An interesting story about the history of the new cheese grater lattice design of the upcoming Mac Pro and Pro Display XDR points to Apple coming up with the idea almost two decades ago for the PowerMac G4 Cube, but the hemispherical design didn’t make it into that desktop. However, a reminiscent design was used…
As noted by Stephen Hackett on 512 Pixels, a recent episode of the Accidental Tech Podcast covered a conversation between Tim Cook and Jony Ive that happened at WWDC after the keynote. While looking at the new Mac Pro and Pro Display XDR Ive was overheard explaining to Cook that the all-new lattice design was originally developed for the G4 Cube, but didn’t end up being used.
Jony is telling Tim that the lattice pattern on the front of the new Mac Pro was originally developed for the G4 Cube. Developed for, but not released on the G4 Cube. Like they were trying to come up with it… because the G4 Cube was like a chimney heat remover thing, like there’s no fans, but there was like cold air comes in the bottom and then the hot air rises, right that was like a convection-type system. And I assume they were going to use this for either the top or the bottom of the convection. They ended up using something a lot simpler with little slots or whatever.
But I think that’s what they said, so if you’re wondering how Apple came up with this strange, some people think ugly, some people think upsetting design for the front of their Mac Pro, the answer is apparently that they came up with it for the G4 Cube…
From the outside, the G4 Cube does share some similarities with the new Mac Pro lattice design.
Turns out, it’s not that simple…. https://t.co/k4muHgUytu
— Stephen Hackett (@ismh) June 18, 2019
However, Hackett notes the new design is more complicated and was curious to compare the flat lattice design that ended up making it into the Cube vs. the new hemispherical lattice of the Mac Pro and Pro Display XDR that has been percolating for almost two decades. And not just from the outside, so he opened one up to take a look from both perspectives.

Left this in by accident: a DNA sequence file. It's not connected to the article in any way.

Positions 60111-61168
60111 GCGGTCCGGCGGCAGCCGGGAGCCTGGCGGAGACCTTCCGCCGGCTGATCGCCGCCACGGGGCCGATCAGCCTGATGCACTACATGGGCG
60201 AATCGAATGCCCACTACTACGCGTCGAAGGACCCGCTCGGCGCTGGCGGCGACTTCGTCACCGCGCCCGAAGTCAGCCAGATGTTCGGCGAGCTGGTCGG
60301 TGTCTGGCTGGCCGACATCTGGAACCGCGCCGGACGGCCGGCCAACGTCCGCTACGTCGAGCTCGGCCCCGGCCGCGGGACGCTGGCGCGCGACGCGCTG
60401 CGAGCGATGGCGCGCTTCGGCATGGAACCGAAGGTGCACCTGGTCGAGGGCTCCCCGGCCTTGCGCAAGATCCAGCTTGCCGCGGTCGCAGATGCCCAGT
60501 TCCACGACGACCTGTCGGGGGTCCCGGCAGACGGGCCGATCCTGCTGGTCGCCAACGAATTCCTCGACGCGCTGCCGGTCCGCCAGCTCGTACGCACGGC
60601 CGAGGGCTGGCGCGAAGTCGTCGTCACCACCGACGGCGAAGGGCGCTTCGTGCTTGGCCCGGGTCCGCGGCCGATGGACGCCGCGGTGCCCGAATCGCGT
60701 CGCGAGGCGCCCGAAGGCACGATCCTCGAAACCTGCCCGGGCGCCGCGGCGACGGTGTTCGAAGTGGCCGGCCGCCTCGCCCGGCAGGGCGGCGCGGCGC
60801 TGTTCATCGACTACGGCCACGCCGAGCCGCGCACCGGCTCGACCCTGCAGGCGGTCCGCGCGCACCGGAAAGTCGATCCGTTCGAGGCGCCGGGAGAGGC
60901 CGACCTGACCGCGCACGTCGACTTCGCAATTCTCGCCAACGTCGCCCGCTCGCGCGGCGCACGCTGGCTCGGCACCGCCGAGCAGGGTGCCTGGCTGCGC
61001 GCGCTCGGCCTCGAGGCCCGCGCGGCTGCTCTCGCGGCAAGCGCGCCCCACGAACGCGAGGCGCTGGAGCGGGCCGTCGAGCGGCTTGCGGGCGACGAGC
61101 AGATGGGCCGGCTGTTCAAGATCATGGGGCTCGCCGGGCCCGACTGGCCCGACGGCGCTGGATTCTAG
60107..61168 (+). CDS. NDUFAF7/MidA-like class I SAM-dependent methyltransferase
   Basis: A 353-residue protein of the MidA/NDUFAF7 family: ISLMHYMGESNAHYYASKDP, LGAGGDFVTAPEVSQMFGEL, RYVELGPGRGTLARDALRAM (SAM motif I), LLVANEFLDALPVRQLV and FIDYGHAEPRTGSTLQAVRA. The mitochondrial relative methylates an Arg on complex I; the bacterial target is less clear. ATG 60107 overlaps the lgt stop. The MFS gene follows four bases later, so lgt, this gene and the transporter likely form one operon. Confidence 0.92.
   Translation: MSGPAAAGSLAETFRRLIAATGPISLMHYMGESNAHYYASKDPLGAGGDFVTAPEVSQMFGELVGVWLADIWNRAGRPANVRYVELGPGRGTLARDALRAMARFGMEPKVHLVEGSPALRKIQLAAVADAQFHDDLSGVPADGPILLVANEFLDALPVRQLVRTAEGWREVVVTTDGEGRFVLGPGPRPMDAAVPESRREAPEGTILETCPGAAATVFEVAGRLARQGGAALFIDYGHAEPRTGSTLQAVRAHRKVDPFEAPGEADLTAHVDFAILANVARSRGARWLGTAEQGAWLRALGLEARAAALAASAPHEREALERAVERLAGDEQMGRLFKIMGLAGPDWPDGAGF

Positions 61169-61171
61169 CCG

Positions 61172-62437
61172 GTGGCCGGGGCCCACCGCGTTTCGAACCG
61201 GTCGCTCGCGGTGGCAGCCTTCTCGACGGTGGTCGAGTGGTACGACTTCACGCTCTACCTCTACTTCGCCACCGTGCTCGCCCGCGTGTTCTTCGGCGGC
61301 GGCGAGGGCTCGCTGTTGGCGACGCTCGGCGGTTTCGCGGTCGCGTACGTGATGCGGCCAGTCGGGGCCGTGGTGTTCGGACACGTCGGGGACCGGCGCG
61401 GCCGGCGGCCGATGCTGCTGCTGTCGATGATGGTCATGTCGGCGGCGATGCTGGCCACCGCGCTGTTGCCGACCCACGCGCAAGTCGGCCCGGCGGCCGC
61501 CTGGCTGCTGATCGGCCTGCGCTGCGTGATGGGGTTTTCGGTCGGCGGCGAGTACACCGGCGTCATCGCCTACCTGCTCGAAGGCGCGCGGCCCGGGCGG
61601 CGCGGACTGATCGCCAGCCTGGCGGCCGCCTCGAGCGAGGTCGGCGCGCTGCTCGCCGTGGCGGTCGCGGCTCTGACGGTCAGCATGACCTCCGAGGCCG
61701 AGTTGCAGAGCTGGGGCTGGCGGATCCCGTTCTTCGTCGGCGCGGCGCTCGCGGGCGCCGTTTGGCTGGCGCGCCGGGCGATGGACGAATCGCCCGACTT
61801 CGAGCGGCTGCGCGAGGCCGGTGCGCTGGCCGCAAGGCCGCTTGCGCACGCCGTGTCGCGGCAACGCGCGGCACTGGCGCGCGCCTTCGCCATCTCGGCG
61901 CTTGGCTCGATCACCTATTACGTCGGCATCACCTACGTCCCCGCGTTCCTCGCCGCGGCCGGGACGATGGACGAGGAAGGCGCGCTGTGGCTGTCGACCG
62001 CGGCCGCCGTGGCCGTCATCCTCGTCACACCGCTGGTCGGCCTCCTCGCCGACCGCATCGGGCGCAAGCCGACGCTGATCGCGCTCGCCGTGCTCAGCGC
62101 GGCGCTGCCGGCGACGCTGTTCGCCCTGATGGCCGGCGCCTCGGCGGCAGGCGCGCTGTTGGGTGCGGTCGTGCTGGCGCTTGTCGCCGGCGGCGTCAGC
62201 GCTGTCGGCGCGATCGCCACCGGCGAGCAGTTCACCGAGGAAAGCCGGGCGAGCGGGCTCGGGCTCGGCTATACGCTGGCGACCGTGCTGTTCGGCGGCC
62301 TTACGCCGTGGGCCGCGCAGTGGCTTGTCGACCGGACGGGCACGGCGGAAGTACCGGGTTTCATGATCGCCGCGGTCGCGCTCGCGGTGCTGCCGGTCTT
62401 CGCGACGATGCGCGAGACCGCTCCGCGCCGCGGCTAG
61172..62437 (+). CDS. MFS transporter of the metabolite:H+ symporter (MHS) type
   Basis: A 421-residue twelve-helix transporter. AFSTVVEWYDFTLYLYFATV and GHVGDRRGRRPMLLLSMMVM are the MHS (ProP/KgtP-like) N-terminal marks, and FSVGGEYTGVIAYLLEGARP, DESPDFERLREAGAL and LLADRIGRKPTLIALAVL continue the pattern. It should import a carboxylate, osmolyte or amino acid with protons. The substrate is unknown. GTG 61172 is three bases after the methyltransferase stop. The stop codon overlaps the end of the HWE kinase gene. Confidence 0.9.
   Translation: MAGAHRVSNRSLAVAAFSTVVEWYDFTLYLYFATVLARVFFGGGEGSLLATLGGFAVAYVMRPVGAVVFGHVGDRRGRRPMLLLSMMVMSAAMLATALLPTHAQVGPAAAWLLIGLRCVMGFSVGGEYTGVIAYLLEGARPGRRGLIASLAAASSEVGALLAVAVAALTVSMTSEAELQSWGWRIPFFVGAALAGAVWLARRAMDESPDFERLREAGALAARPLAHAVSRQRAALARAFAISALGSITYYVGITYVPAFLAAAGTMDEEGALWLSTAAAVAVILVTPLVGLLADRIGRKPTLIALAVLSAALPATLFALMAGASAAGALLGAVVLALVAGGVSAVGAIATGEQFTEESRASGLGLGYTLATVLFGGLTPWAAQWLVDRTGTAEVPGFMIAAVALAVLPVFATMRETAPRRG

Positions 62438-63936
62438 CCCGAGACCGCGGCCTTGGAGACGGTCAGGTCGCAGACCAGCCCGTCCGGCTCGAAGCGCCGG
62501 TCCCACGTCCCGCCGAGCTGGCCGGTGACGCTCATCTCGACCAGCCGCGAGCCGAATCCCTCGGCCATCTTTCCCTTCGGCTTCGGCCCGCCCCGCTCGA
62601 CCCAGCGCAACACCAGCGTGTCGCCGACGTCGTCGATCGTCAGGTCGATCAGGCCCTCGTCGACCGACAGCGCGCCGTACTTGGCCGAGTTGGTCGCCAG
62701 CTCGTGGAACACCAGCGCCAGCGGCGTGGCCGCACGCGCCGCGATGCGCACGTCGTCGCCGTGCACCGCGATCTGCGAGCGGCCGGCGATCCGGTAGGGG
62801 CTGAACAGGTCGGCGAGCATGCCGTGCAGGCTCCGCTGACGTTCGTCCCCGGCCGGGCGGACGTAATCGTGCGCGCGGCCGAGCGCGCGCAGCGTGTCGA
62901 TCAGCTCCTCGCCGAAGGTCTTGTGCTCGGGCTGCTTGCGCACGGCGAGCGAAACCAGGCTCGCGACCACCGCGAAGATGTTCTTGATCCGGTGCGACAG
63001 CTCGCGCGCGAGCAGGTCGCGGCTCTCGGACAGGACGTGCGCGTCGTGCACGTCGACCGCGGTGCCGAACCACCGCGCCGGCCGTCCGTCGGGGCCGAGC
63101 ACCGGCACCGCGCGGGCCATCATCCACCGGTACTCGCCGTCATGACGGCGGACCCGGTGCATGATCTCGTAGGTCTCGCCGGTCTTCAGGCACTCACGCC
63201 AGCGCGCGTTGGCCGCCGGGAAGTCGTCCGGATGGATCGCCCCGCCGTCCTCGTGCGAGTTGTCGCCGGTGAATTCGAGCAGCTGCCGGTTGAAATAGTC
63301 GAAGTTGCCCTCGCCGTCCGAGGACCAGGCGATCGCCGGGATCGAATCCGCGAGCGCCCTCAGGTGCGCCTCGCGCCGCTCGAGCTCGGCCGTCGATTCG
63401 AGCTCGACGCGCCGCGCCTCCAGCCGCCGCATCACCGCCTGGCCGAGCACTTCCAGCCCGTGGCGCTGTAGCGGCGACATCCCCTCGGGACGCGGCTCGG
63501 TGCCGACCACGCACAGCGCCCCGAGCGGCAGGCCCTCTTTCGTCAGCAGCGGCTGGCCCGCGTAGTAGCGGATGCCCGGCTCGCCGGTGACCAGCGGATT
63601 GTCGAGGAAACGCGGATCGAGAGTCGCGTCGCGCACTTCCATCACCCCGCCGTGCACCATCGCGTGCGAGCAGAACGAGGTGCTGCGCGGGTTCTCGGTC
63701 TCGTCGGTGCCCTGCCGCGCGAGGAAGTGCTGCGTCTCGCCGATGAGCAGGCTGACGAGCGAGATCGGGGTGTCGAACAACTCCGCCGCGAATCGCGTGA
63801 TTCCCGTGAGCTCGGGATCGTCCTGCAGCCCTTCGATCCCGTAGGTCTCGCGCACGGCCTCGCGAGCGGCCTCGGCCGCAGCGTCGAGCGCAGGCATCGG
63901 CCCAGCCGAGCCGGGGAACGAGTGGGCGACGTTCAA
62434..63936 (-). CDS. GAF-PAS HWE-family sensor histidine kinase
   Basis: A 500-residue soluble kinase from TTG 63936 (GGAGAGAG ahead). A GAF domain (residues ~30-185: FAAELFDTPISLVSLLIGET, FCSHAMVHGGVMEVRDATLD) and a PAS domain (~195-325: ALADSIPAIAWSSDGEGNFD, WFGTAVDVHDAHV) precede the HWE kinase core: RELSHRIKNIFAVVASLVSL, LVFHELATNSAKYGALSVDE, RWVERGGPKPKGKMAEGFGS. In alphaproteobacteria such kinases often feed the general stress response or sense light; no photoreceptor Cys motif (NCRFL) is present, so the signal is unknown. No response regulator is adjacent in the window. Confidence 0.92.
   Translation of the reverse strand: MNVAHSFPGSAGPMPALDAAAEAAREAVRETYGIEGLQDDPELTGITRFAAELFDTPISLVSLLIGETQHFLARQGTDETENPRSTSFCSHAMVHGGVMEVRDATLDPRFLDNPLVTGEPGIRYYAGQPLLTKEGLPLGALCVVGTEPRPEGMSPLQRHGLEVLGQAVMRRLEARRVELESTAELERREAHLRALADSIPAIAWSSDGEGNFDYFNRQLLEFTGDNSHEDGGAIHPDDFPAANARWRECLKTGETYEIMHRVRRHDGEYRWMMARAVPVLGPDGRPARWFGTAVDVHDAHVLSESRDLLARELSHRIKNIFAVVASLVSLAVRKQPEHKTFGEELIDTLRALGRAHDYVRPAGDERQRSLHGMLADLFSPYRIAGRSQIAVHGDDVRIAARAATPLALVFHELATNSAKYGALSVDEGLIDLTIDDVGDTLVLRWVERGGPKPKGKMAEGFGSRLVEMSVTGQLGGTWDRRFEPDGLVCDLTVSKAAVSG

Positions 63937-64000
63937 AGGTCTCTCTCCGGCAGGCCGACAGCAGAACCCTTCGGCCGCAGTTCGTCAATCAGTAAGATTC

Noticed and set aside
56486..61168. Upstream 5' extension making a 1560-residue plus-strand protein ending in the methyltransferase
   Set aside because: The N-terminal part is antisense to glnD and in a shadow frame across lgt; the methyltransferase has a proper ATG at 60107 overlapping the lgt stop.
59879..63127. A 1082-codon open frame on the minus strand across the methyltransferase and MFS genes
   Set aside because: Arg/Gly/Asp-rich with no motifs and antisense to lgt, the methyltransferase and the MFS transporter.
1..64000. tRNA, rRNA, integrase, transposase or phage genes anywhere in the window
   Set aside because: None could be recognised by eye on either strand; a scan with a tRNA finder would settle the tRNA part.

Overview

Hackett described the similarities and differences:
While the design from the outside is very similar to the Mac Pro, to my eye, it is not quite the same. The new machines uses hemispherical cuts, while the design on the Cube is created by two overlapping flat components. There are no fancy hemispherical cuts here.
Here’s what the G4 Cube’s lattice looks like from the inside of the machine. You can quickly notice the more primitive, flat design in the G4 Cube.
The PowerMac G4 tower also featured a similar design.
Whether you’re a fan of the new Mac Pro lattice design or not, this is certainly a fascinating story about how the latest incarnation of the cheese grater aesthetic has been leveraged for Apple’s latest pro hardware.
Read more about the Mac Pro:
- 2019 Mac Pro has clever thermal management and draws on past Mac designs
- Apple’s homepage teases the new Mac Pro’s launch month, possibly in error [Update]
- Apple’s Mac Pro Product Manager talks design, performance, more in podcast interview
- Maxed out Mac Pro with Pro Display XDR could reach $50,000, estimate suggests